International Business: 4 Tips for Going Global
by Erica Nelson on January 08, 2015
With each passing year, the world becomes a slightly smaller place, an interconnected “global village” in which borders and distance are growing increasingly irrelevant. With seemingly boundless opportunities available in emerging markets such as Brazil, India, and China, international business expansion has almost become a necessity in the modern global economy. While the potential for growth is exciting and the pressure to compete is sizable, globalizing your enterprise is a formidable task with no shortage of risk and complexities. At D&S, developing global business solutions for our clients is our work and our passion. In this post, we’d like to share with you four strategies for preparing your business for the international market:
Assess and plan
When deciding to bring your business to the international stage, take the time to assess your current status and determine whether your company is properly positioned to make the global leap. Before embarking on expansion, create an international business plan to define your company’s present situation, its internal goals, and its expected results. Networking with experienced industry contacts or partnering with an established global solutions provider can help evaluate your business’s position and plan for its international future. Time, patience, and commitment are crucial to building a global enterprise, and every employee, partner, and resource should be fully prepared for the long haul.
Globalization is an expensive process, and conducting business internationally brings with it a laundry list of new costs. From travel and customs expenses to cash flow issues in dealing with debtors a world away, your business must be able to cope with the initial capital investment and the long-term implications of global expansion. Consider the process an almost startup-like period, be prepared to lose money initially, and be ready to update your financial plan to reflect actual revenue and expenses as you enter the new market.
Understand the legal and regulatory landscape
Once you’re confident in your financial stability and long-term plan, you should consider the unique legal and regulatory hurdles you may encounter within the markets you hope to do business. Every country has its own complex web of laws and procedures with which your company must be familiar and current. Your business and its counsel needs to understand tax and customs laws, import restrictions, corporate structures, and theories of agency and liability for every nation you plan to collaborate with. You’ll also need to negotiate the forum and governing law for any potential disputes, which is no small feat considering the inconvenience and expense involved in international dispute resolution. Domestic laws must also be considered as there may be possible issues involving your own country’s labor, customs, and tax law.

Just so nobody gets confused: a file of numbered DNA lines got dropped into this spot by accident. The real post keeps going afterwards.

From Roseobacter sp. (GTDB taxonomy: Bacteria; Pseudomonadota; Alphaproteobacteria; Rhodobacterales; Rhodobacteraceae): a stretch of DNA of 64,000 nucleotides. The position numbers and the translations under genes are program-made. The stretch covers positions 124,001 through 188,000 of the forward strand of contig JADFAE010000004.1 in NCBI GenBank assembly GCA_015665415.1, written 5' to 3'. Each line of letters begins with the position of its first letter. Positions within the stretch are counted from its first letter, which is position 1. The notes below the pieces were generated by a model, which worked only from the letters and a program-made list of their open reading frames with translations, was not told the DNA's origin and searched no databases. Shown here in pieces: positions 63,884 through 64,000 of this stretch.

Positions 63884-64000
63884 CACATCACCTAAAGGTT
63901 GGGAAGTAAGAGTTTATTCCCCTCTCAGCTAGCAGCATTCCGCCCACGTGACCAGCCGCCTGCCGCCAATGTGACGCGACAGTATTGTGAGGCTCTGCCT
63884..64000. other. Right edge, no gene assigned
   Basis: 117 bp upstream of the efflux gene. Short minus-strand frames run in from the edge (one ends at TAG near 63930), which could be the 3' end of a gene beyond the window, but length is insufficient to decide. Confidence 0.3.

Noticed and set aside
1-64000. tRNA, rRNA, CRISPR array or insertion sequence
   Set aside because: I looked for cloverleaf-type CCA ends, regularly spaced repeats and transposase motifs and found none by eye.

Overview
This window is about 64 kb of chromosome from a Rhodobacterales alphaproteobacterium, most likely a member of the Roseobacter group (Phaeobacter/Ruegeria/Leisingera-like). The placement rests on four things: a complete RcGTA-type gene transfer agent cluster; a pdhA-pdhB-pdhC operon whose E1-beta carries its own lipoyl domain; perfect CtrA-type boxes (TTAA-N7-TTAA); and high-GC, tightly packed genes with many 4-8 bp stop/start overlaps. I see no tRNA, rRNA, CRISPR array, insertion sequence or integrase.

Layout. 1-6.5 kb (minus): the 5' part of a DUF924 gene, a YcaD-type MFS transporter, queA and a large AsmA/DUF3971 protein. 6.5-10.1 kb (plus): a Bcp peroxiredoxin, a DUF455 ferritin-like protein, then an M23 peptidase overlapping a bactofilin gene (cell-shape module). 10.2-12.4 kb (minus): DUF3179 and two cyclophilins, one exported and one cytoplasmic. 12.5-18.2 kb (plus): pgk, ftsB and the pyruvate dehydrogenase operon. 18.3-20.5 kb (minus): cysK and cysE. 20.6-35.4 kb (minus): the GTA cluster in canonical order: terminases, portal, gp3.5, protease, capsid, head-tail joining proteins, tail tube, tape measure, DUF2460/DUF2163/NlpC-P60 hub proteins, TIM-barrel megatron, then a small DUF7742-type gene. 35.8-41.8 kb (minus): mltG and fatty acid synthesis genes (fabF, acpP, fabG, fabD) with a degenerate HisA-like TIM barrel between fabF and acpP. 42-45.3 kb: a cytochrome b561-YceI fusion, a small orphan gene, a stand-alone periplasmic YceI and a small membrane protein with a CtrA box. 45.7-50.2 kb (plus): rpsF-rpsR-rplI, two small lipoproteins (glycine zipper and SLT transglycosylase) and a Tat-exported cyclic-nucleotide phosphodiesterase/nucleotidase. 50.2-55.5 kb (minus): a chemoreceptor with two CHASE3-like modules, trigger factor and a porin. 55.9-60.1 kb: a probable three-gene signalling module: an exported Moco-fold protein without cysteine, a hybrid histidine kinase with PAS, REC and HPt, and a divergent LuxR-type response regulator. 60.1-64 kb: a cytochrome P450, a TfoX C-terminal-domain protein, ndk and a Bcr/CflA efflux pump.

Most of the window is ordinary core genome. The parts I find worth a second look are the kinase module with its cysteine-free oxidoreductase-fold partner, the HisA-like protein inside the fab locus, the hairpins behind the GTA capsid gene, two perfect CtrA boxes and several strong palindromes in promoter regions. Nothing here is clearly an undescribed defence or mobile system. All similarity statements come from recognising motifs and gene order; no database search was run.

The government of the country you hope to deal with may not be particularly receptive to foreign investment or expansion, and you can find yourself buried beneath an avalanche of red tape if you’re not adequately prepared. By investigating the country’s history with respect to expropriation, government restrictions, limitations on currency repatriation, and other key patterns, you will be better situated to determine whether the cost of expansion into a particular market is worth the potential benefits.
Consider cultural complications
Beyond the myriad minutia of foreign law and procedure, there are less clear-cut considerations to take into account when conducting international business, the most obvious of which is the language barrier. Although English is still the second most spoken language in the world, it is by no means ubiquitous in emerging market countries, and your company should be prepared to conduct business with any tongue it’s likely to encounter. While technology has made translation a much simpler task in recent years, certain concepts and phrases may not “translate well” due to the diverse etymological and cultural origins of languages around the globe. In situations like this, an experienced translator can help you convey your message clearly and effectively.
On a deeper level, successful global business requires a respect for the vast array of cultural norms and traditions that exist across the world. Your target country may have very different standards for negotiations, humor, and even subtle gestures, and you may be expected to adhere to nuanced, unfamiliar business traditions. For example, in Argentina a kiss on the check can be more appropriate than a handshake in certain situations. Brazilian business negotiations tend to be emotional and enthusiastic, with copious eye contact and use of body language. In Japan, where society is governed by strict, regimented notions of etiquette, it’s considered impolite to say “no” directly and without a prefacing apology.
You don’t have to embark alone (and you shouldn’t)
Successfully globalizing your business involves expense, effort, and education. It’s a challenging process that is not without risk, but the potential reward is nearly limitless. In a world of interconnected economies, going global means more revenue, prestige, and a crucial competitive advantage. As a financial services provider, a partner like D&S Global Solutions can ease your transition to the international market. Utilizing D&S’s rich global network, customized solutions, and world-renowned international expertise, your business will be more than prepared to maximize its potential in the global marketplace.